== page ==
Dar es Salaam. The government has clarified the delay on the first trial of the Standard Gauge Railway (SGR) line from Dar es Salaam to Morogoro, which was scheduled to happen before the end of July this year.
Speaking exclusively to The Chanzo on Tuesday, Government Chief Spokesperson Gerson Msigwa repeated the same reason that led to the delay of the trial in May, which is the delay of locomotives from the German manufacturer.
“The trials never happened because we are yet to receive the two locomotives we expect from the manufacturer,” Mr Msigwa said during a telephone interview. “There has been a challenge concerning spare parts, leading to the late arrival of the locomotives to Tanzania.”
It is important to recall that Mr Msigwa gave a similar explanation when asked about the trial delay during his June 1 press conference in the capital Dodoma. The government recently promised that the trials would occur in May. The delay has given some impression that the government is not straight forward about the issue.
“The government was not lying to Tanzanians when it maintained it would conduct tests in May,” Mr Msigwa told reporters on June 1, 2023. “It could not do so owing to circumstances beyond its control.”
Msigwa said then that the German manufacturer of two locomotives relies on spare parts from Canada and has been delayed in receiving them for various reasons, including the global economic crisis caused by COVID-19 and the war between Ukraine and Russia, promising Tanzanians that the locomotive would arrive in July.
But the locomotives are yet to arrive in the country, Mr Msigwa told The Chanzo, failing to give an exact date on which they can be expected to arrive in Tanzania. He also declined to say when would the trial begin, saying the exercise would happen only after the locomotives had arrived in the country.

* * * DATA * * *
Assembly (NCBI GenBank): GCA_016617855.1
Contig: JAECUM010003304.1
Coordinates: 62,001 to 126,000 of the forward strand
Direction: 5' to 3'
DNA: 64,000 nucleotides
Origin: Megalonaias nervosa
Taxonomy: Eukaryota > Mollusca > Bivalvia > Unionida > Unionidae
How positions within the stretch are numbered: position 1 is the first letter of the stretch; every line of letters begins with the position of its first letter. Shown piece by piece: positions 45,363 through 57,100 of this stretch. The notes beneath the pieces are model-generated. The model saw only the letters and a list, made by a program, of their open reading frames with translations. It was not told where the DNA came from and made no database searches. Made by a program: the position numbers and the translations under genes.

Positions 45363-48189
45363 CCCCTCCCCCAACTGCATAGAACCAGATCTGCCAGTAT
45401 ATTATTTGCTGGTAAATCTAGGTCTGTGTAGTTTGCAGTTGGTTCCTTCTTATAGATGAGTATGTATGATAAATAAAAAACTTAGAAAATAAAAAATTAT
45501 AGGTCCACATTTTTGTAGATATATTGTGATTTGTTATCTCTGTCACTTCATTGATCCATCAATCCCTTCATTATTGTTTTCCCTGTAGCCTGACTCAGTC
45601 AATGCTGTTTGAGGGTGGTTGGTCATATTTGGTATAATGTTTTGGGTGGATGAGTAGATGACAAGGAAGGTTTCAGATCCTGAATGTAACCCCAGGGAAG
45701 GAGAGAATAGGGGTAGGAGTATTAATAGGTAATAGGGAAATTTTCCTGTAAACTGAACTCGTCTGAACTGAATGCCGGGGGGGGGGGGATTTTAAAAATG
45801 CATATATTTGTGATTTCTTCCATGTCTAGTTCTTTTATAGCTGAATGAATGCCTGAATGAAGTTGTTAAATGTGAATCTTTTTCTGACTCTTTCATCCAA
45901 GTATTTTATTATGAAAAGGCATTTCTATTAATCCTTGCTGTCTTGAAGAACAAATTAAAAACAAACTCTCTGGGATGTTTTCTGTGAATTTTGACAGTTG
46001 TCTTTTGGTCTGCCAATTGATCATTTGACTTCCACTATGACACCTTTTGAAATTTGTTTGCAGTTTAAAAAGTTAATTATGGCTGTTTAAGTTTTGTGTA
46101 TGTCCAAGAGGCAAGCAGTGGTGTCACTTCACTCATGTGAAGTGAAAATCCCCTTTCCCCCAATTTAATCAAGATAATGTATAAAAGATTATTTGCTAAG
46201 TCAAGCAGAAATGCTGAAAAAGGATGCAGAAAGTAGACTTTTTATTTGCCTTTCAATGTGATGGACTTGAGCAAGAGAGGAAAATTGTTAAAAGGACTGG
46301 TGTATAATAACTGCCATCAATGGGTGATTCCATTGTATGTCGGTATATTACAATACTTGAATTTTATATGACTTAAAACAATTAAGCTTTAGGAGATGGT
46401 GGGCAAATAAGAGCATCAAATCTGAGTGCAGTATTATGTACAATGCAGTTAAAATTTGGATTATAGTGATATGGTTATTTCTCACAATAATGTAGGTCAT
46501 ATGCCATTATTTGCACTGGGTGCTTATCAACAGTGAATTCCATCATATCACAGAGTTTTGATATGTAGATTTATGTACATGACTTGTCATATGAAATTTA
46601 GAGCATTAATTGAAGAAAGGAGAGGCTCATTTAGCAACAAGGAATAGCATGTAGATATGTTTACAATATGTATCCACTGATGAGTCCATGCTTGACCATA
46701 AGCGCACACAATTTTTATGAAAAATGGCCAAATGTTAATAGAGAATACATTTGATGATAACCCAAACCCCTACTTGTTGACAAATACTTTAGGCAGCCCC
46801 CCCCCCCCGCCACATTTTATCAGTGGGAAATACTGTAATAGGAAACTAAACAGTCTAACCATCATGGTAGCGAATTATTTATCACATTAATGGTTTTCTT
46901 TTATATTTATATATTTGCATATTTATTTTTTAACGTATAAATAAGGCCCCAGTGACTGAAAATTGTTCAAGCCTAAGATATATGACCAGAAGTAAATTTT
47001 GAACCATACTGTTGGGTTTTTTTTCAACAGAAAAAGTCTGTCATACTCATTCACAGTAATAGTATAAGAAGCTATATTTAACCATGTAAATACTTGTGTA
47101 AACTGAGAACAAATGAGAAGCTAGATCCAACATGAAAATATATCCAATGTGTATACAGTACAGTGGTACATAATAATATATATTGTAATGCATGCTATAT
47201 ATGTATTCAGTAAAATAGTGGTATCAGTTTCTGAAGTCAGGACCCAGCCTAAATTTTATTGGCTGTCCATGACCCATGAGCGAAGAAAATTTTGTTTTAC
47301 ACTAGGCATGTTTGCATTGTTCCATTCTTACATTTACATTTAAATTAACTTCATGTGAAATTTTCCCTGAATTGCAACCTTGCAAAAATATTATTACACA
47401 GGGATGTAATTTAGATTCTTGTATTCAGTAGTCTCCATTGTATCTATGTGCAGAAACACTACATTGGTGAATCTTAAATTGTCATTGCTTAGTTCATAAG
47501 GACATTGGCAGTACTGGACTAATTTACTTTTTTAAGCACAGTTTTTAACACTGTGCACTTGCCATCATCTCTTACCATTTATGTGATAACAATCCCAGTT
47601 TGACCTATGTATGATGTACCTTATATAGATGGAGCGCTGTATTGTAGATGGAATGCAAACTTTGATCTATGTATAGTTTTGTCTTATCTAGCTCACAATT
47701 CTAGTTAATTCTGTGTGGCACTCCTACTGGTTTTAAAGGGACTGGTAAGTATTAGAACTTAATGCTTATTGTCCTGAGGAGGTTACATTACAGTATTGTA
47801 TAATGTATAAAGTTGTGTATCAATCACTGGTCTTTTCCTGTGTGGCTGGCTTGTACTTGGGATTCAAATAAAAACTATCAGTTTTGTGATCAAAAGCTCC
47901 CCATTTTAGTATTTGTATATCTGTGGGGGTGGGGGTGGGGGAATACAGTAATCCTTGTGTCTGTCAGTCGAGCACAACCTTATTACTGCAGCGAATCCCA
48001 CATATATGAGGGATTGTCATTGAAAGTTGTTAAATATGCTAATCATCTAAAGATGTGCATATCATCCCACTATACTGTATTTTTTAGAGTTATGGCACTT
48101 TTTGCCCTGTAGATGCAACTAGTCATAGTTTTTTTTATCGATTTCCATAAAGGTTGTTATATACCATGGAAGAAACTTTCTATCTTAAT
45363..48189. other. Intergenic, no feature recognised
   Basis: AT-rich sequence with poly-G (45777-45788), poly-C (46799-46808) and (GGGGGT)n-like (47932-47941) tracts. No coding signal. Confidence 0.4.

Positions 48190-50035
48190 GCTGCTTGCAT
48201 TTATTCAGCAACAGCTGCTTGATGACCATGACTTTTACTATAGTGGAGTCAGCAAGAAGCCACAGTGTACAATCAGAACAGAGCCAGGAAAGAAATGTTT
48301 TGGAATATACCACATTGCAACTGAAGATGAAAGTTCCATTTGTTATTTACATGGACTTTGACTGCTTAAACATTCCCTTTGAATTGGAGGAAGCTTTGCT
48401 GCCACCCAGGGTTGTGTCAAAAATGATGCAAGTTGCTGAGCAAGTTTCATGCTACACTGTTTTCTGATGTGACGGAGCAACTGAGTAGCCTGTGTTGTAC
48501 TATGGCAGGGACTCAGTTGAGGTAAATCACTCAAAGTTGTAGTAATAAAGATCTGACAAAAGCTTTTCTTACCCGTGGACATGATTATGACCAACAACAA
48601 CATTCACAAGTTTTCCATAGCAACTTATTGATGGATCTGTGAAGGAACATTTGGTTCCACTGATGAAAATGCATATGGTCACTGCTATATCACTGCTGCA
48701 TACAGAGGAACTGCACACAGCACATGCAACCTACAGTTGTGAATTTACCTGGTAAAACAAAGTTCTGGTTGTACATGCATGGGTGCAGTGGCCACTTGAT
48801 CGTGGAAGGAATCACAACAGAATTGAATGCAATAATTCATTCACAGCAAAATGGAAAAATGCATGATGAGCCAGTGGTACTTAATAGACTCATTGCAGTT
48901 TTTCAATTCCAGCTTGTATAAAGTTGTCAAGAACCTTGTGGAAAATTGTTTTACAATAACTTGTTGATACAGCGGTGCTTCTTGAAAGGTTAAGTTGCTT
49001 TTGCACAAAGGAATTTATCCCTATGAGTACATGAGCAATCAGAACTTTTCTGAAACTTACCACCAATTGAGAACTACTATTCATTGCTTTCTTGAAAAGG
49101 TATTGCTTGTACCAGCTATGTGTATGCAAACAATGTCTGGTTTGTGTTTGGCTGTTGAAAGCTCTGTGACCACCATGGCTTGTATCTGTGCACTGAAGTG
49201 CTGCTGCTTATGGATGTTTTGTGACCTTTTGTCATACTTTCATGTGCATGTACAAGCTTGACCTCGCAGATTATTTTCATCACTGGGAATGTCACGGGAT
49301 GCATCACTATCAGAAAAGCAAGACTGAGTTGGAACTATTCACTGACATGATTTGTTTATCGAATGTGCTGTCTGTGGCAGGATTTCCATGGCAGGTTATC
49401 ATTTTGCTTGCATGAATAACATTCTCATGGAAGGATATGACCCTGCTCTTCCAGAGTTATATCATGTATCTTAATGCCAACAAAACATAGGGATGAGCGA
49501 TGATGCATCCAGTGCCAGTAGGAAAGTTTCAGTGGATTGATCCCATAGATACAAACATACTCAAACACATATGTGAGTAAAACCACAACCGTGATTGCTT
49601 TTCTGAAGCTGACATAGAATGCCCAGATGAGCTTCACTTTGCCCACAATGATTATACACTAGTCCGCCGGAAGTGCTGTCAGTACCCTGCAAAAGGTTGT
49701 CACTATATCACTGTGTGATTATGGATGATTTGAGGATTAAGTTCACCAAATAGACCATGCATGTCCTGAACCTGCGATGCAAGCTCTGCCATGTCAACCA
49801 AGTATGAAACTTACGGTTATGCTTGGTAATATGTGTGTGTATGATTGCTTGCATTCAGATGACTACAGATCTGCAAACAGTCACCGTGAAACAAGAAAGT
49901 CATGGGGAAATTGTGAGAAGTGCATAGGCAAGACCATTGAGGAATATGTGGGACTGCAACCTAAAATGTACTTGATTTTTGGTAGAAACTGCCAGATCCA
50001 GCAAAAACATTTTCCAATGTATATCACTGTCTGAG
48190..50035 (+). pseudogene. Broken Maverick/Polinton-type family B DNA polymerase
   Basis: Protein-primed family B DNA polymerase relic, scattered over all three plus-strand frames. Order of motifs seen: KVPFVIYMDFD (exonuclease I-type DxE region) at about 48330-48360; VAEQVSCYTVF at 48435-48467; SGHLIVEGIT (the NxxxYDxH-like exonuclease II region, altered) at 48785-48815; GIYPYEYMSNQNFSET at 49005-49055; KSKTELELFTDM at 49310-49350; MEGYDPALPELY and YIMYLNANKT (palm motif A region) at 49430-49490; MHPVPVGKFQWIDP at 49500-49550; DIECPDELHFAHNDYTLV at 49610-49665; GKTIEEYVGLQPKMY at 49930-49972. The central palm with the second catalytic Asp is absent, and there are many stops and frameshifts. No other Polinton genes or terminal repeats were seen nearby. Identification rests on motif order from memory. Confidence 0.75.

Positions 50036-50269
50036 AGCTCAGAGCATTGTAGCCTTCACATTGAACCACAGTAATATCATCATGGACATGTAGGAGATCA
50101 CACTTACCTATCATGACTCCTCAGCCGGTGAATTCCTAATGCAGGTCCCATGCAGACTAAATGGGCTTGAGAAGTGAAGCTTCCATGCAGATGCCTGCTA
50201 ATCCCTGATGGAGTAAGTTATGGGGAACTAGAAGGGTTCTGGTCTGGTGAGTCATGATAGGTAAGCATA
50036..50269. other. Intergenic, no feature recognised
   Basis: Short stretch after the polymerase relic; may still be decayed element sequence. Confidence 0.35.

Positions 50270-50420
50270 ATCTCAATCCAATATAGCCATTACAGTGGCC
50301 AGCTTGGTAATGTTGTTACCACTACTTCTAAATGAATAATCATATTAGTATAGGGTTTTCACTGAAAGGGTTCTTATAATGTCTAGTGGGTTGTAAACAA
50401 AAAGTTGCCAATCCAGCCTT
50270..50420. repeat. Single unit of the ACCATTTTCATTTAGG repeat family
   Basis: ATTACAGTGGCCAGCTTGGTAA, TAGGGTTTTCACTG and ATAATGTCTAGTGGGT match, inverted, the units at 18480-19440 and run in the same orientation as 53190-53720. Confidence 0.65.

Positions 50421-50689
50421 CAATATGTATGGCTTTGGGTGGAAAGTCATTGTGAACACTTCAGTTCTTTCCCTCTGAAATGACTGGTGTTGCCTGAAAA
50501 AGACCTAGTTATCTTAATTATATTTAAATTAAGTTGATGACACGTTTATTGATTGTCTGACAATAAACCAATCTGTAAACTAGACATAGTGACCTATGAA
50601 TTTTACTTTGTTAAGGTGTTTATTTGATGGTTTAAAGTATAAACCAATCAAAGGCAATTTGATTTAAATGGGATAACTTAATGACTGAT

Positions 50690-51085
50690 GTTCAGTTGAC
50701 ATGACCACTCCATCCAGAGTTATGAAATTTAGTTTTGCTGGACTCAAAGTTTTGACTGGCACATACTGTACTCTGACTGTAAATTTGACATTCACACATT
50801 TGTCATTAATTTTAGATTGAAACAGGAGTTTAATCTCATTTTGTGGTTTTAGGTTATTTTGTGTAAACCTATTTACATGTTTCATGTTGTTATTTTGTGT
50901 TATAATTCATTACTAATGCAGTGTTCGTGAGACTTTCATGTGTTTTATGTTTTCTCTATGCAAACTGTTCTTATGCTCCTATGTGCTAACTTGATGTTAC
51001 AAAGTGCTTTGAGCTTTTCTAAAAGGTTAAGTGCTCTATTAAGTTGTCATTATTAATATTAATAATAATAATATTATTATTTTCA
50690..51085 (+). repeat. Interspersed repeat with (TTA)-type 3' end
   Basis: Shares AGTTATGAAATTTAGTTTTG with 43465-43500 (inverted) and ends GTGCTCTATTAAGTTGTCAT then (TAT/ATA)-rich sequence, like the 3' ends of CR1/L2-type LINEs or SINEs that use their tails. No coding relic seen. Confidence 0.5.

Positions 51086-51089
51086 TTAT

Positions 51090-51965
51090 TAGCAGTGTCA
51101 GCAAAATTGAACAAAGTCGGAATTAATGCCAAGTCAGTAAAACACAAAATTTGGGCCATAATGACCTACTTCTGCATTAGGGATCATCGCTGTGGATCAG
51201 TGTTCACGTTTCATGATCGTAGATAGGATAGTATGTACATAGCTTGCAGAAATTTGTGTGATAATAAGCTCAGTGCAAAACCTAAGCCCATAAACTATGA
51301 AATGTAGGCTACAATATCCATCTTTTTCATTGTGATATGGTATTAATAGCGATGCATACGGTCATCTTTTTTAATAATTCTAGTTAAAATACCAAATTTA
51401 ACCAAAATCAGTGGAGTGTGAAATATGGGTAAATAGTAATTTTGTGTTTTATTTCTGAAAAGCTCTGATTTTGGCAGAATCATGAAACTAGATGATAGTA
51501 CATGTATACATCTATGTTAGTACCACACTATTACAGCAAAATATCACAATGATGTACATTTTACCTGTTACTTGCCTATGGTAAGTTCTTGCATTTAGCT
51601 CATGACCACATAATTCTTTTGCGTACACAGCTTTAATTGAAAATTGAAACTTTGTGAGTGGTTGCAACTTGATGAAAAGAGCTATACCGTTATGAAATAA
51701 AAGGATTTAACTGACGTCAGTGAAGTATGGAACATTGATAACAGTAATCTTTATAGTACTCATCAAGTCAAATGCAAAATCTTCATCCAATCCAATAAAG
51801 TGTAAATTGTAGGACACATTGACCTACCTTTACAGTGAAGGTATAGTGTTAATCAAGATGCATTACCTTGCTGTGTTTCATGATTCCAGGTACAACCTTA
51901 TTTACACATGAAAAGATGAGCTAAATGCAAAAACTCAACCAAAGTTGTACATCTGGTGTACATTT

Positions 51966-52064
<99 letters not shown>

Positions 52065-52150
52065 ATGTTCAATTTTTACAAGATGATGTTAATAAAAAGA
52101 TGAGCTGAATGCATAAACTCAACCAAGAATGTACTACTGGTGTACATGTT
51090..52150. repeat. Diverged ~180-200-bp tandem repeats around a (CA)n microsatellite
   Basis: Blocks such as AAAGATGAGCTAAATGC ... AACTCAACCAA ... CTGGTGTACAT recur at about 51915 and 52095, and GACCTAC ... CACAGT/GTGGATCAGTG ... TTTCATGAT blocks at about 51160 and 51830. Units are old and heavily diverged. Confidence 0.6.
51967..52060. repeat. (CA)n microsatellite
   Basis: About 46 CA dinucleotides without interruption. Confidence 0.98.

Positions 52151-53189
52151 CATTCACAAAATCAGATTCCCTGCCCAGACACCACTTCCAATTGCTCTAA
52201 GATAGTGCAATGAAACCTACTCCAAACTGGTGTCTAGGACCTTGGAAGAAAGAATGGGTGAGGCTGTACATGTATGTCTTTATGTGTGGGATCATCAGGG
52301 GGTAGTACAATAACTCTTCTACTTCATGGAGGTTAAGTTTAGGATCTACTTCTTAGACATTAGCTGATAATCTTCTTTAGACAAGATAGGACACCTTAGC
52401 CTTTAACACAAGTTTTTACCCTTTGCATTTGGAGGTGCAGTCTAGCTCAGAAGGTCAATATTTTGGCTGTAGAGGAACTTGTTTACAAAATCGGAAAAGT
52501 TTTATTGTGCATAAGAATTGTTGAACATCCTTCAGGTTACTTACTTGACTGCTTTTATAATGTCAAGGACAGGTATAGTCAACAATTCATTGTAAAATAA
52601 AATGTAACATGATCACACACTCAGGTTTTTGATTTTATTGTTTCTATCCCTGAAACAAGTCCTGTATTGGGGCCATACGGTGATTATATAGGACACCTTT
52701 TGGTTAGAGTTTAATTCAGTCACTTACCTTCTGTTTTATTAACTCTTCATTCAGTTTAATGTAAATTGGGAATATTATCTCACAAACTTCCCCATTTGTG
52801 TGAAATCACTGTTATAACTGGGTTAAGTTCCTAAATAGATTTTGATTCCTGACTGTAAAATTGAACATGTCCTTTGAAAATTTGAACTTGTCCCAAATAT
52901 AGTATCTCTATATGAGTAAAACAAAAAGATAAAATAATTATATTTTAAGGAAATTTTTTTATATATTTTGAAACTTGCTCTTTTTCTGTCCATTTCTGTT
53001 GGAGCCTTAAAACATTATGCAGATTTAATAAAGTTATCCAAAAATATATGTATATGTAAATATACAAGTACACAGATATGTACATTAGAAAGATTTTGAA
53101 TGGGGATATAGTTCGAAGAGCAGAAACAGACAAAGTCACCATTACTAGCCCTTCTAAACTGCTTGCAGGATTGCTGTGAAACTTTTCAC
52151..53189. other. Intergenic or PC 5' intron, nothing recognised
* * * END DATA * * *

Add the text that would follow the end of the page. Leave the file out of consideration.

The government has postponed the trials since as early as 2020 when it reported that the construction of the Dar to Morogoro section of the SGR line has been completed by 90 per cent.
The Chanzo asked Mr Msigwa if the delay had anything to do with the reported strike involving nearly 2,000 Turkish workers employed by the Turkish construction company Yapı Merkezi to build the Tabora-Isaka section of the SGR line.
According to reports, the workers, which include Tanzanian workers, have been on strike since August 5, demanding payment of their unpaid wages for the past seven months.
On Friday, when the strike entered its seventh day, the Yapı Merkezi workers stated that they would continue with the strike until their voices were heard and received their wages.
Yapi Merkezi told Turkish media that it was unaware of the strike among its workers, declining to answer related questions.
Mr Msigwa also told The Chanzo that he was unaware of the strike, saying that it does not play any role in delaying the SGR trials.
“I’m unaware of such a strike,” Mr Msigwa said during the interview. “It does not have any role in delaying the trials of the SGR, as I’ve just explained what actually is behind the delay.”
In January this year, Yapı Merkezi, a Türkiye-based construction company, launched the construction of the 4th phase of the SGR project, the Tabora –Isaka section, whose construction is supposed to be completed in 42 months from January 2023.
The 4th phase from Tabora to Isaka comes after the first, second, and third phases of the Dar Salaam-Mwanza Railway in Tanzania. Yapı Merkezi undertook to build all the pieces of construction of three stations between the cities of Tabora and Isaka.
According to the MoU, the company is also responsible for constructing a maintenance workshop, depot area, an administrative building, a Railway Institute, and a 165-km-long single-track railway with sidetracks, signalling, telecommunications and electrification work.
Once completed, the SGR will be the longest railway line constructed by a Turkish contractor and the fastest in East Africa.
Hadija Said is The Chanzo’s journalist from Dar es Salaam. She can be contacted via email@example.com.